Taking Control of your Education Experience

Being an active student means being interested in actively pursuing learning, as opposed to passively absorbing the information being taught at you. It doesn’t only apply to formal education. It can be as simple as remembering the facts from a book you just read and applying them to other information. When going over material you are learning, whether on your own or in class, be sure you are connecting the dots. Don’t just memorize facts or answer the homework questions. Tell yourself the story. Every lesson has a narrative – follow it, from beginning to end.

Things you can do to become an active student include:

1) Ask questions – no matter how uncomfortable you are, raise your hand and ask the stupid question that’s floating around in your mind. Pay attention to the answer. Write it down even. Ask a follow up if you don’t understand the answer. If you truly cannot do it in front of people then talk to the teacher after class.

2) Read, read, read – don’t just read the assigned readings, reread your notes, read back through your written answers, write out the basic facts from your reading and reread through those. This will all help at test time and also increases long-term retention. Brainstorm and give yourself quizzes to make sure you connected the dots.

3) Do your homework – sounds simple enough but an active student also relates what they just learned with what they already know and what they want to know. This includes going over old tests to learn from your mistakes.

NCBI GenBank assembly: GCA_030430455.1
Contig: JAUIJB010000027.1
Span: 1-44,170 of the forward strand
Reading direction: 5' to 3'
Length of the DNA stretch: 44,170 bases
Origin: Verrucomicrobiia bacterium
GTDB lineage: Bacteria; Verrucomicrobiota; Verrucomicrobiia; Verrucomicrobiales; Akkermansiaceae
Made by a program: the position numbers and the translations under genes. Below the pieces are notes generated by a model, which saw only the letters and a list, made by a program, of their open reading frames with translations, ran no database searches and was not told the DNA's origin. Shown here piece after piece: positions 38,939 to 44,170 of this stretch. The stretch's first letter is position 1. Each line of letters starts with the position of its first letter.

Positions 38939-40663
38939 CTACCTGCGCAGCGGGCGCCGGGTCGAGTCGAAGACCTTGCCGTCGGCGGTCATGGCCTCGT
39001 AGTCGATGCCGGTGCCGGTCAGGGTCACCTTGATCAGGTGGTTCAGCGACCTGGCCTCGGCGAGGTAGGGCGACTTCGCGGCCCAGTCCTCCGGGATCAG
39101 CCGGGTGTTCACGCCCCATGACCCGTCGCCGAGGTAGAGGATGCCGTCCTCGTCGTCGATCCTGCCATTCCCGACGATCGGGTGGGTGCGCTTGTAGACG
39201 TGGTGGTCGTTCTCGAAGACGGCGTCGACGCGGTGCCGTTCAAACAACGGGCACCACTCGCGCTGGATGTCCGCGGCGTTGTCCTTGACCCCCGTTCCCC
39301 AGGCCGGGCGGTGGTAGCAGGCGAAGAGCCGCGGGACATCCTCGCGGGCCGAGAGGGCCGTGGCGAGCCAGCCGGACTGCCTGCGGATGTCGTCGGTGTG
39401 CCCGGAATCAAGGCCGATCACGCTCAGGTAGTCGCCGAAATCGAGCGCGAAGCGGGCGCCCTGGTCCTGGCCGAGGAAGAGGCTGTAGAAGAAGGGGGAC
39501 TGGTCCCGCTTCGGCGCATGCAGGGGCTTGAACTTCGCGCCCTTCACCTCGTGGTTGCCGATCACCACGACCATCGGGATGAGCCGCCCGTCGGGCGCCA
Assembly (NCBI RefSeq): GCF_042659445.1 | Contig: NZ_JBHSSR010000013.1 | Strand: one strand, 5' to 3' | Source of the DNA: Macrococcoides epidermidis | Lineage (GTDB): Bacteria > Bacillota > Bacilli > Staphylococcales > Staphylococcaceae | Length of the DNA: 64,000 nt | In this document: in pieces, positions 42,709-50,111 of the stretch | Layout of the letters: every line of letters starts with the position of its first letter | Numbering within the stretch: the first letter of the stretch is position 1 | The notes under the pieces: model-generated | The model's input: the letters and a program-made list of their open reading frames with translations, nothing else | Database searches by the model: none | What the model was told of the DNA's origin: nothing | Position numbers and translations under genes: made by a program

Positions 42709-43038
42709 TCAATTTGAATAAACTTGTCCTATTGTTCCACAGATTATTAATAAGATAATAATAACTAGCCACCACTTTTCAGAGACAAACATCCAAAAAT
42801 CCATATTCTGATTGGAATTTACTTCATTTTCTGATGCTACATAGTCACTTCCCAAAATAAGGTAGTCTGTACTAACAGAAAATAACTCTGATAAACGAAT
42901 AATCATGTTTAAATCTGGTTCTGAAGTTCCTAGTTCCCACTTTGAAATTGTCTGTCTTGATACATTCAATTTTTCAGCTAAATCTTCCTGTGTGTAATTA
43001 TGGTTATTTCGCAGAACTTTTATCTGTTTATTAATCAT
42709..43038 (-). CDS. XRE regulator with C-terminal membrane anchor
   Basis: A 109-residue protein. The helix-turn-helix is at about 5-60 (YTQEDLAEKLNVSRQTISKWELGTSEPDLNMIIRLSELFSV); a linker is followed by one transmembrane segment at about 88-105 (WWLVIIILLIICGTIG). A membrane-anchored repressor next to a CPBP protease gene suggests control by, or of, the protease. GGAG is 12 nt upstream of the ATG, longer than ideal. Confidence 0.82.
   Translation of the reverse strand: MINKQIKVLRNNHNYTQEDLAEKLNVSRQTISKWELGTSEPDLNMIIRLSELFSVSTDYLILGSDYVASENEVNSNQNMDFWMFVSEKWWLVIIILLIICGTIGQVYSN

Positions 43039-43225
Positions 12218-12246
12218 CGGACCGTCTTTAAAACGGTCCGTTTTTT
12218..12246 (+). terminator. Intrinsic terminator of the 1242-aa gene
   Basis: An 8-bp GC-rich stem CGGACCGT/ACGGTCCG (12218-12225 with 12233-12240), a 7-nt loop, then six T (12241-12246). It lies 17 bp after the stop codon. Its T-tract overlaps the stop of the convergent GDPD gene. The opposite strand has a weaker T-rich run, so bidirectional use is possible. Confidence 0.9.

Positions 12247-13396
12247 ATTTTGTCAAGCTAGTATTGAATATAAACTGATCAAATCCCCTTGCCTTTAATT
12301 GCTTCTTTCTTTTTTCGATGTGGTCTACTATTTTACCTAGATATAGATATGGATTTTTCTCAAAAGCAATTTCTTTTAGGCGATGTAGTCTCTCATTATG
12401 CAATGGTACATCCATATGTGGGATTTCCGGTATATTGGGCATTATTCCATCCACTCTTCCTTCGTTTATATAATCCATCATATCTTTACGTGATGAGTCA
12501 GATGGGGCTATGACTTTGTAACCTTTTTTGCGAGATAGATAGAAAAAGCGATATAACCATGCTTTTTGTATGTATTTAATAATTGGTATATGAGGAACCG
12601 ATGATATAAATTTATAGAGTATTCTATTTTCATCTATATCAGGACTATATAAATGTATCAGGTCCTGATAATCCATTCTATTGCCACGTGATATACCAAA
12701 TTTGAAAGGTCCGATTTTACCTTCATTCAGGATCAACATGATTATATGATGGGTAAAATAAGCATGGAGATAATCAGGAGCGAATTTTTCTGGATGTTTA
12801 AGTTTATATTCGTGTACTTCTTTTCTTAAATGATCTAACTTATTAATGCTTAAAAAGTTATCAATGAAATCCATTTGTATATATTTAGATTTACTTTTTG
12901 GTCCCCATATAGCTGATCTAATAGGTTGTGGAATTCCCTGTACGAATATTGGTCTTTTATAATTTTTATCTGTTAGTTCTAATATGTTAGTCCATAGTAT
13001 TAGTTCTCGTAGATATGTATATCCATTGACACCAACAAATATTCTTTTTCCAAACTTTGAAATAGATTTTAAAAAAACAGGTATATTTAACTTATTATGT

4) Set goals – decide where you want your education to go and pursue it.

5) Take part in study groups – sharing information among other students can point out information that you missed and/or reinforce what you already learned.

6) Participate in classroom activities – teachers use activities to reinforce the lesson. If you aren’t taking part you may be missing out on an important learning experience. Group projects may also benefit your grade.

Most individuals who pursue active learning naturally have the outgoing personality type. To switch from being a passive student may take you out of your comfort zone. But taking an active role in your education puts you in control of where it is headed, which is ultimately more comfortable. According to the Center for Research on Learning and Teaching at the University of Michigan, active learners tend to learn critical thinking and decision making, which benefit them throughout life.